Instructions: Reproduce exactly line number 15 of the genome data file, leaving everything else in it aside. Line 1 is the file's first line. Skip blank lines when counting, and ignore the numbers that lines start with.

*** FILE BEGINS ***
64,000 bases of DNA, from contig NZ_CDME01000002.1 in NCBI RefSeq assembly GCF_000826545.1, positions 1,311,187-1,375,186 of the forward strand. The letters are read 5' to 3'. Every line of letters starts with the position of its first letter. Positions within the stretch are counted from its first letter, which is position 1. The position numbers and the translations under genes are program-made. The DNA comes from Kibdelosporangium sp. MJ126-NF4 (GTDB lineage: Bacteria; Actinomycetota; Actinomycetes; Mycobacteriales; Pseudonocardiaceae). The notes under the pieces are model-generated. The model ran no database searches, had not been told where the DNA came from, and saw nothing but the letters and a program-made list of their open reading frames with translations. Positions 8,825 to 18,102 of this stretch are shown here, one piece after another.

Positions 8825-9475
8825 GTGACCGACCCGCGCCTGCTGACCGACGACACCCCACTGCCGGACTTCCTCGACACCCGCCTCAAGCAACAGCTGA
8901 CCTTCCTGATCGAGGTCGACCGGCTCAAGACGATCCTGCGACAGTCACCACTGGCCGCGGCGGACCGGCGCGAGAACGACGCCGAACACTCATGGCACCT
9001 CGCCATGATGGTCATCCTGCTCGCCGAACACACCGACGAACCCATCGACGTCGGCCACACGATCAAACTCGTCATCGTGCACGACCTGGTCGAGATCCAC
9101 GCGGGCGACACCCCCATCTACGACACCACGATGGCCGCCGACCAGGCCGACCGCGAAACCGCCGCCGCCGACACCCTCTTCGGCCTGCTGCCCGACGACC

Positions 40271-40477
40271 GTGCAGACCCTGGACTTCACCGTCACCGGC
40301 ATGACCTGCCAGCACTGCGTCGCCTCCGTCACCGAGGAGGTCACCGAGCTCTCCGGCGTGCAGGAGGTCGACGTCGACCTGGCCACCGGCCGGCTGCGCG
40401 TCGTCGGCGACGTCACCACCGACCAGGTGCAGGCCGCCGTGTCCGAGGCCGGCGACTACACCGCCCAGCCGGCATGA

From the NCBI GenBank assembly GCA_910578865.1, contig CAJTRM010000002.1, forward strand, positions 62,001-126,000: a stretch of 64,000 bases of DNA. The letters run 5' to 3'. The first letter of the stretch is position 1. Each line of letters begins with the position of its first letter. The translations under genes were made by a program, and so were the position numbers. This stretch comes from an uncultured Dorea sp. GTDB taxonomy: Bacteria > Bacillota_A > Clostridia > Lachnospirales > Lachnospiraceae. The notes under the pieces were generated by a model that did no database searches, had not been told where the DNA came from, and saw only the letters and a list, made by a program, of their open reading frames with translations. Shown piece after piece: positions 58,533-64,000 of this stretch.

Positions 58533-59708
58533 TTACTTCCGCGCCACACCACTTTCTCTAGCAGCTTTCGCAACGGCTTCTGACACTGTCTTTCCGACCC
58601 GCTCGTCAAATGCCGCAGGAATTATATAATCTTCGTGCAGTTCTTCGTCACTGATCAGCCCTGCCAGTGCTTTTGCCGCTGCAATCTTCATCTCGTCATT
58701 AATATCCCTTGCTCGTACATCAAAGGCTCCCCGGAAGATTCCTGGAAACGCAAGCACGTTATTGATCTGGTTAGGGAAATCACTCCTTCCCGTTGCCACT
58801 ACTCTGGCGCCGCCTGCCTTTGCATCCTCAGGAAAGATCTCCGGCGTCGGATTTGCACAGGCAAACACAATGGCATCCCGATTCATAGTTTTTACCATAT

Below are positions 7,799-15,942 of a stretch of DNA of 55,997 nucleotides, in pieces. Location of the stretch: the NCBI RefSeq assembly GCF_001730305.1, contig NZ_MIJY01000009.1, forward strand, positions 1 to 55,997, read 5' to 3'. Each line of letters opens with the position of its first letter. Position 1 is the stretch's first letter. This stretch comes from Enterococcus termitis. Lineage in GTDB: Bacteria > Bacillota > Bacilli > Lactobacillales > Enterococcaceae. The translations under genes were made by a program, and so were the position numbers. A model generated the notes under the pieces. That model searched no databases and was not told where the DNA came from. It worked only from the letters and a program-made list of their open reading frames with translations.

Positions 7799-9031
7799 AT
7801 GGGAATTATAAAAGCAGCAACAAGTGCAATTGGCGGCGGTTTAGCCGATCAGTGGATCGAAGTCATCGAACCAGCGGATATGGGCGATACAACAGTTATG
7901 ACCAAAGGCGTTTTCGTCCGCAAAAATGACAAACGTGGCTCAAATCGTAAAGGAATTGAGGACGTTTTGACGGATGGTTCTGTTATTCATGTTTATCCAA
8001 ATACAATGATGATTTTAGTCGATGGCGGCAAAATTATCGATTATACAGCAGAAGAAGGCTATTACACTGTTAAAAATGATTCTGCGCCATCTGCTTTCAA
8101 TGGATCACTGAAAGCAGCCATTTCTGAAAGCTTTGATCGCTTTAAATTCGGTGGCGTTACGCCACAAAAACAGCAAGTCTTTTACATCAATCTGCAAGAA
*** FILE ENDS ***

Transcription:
58701 AATATCCCTTGCTCGTACATCAAAGGCTCCCCGGAAGATTCCTGGAAACGCAAGCACGTTATTGATCTGGTTAGGGAAATCACTCCTTCCCGTTGCCACT